The market value of the Columbia University-linked “non-profit” Kresge Foundation’s assets at the end of 2005 was about $3 billion; and between January 1, 2005 and December 31, 2005 the Kresge Foundation earned over $27.9 million in net dividends and interest from the marketable securities it owned. During this same period, the Kresge Foundation’s total revenues of $418 million exceeded the tax-exempt foundation’s total expenses of only $156.9 million by about $261 million.

The “non-profit” and tax-exempt Kresge Foundation also paid Kresge Foundation President and CEO John Marshall III an annual salary of $616,936 in 2005; and the Kresge Foundation’s chief investment officer, Edward Human, was paid an annual salary of $595,474 in 2005.

Next: Columbia University-linked Kresge Foundation Owned $2 million Worth of Halliburton Stock In 2005

Sunday, September 9, 2007

Hillary Clinton's 1990's Telecommunications Investments

In July 1993 Joseph McNay’s Essex Investment Management Company “was selected by President Clinton and Hillary Rodham Clinton to become the First Family’s personal money manager”—after a May 1993 consultation with 2008 Democratic Party presidential candidate Clinton at the White House in which McNay “talked with her about his investment philosophy,” according to the Boston Globe (8/31/93). Among Essex’s largest stock holdings at the time it began managing Hillary Clinton’s “blind trust” stock portfolio (then-worth only $1.2 million) were $66.6 million in Tele-Communications Inc. stock and $41.1 million in CBS stock, according to Pensions & Investments (9/6/93) magazine. Pensions & Investments also reported that Hillary Clinton’s personal money manager favored “telecommunications, cable and entertainment, reinsurance, natural gas, selected health care and biotechnology stocks;” and Essex also owned stock in a corporation that Hillary Clinton directed before moving into the White House during the Clintons’ first term there—Wal-Mart.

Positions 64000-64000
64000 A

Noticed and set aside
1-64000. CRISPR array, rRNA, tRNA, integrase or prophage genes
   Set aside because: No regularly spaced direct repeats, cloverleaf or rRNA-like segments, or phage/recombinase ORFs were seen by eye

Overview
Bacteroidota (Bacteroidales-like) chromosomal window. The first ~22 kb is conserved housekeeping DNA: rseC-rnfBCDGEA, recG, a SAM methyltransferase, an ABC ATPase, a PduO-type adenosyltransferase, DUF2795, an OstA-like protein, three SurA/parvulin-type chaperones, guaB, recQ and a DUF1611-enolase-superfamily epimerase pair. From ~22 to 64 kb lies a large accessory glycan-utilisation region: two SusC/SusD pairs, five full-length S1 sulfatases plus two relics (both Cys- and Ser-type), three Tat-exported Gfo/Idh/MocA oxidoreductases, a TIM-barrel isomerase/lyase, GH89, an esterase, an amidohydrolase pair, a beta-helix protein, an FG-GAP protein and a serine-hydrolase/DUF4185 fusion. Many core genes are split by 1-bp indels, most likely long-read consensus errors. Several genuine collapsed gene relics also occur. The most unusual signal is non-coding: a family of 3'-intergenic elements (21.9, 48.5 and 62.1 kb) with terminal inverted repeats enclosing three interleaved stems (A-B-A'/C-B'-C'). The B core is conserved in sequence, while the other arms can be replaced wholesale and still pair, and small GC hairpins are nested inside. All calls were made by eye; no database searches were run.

Coincidentally, the husband of 2008 Democratic presidential candidate Clinton signed a telecommunications bill in 1996 which hurt cable-TV consumers, allowed CBS-Westinghouse to further monopolize their radio and TV broadcasting markets and increased the value of Tele-Communications Inc. stock.

Downtown/Aquarian asked the Clinton White House’s Office of Media Relations in 1996 how then-President Clinton responded to the charge that it was undemocratic for him to refuse to debate 1996 presidential candidate Ralph Nader on TV before the California primary.

“It’s a campaign decision,” a White House spokesperson replied, “which can only be answered by the Clinton-Gore campaign committee, not by the White House.”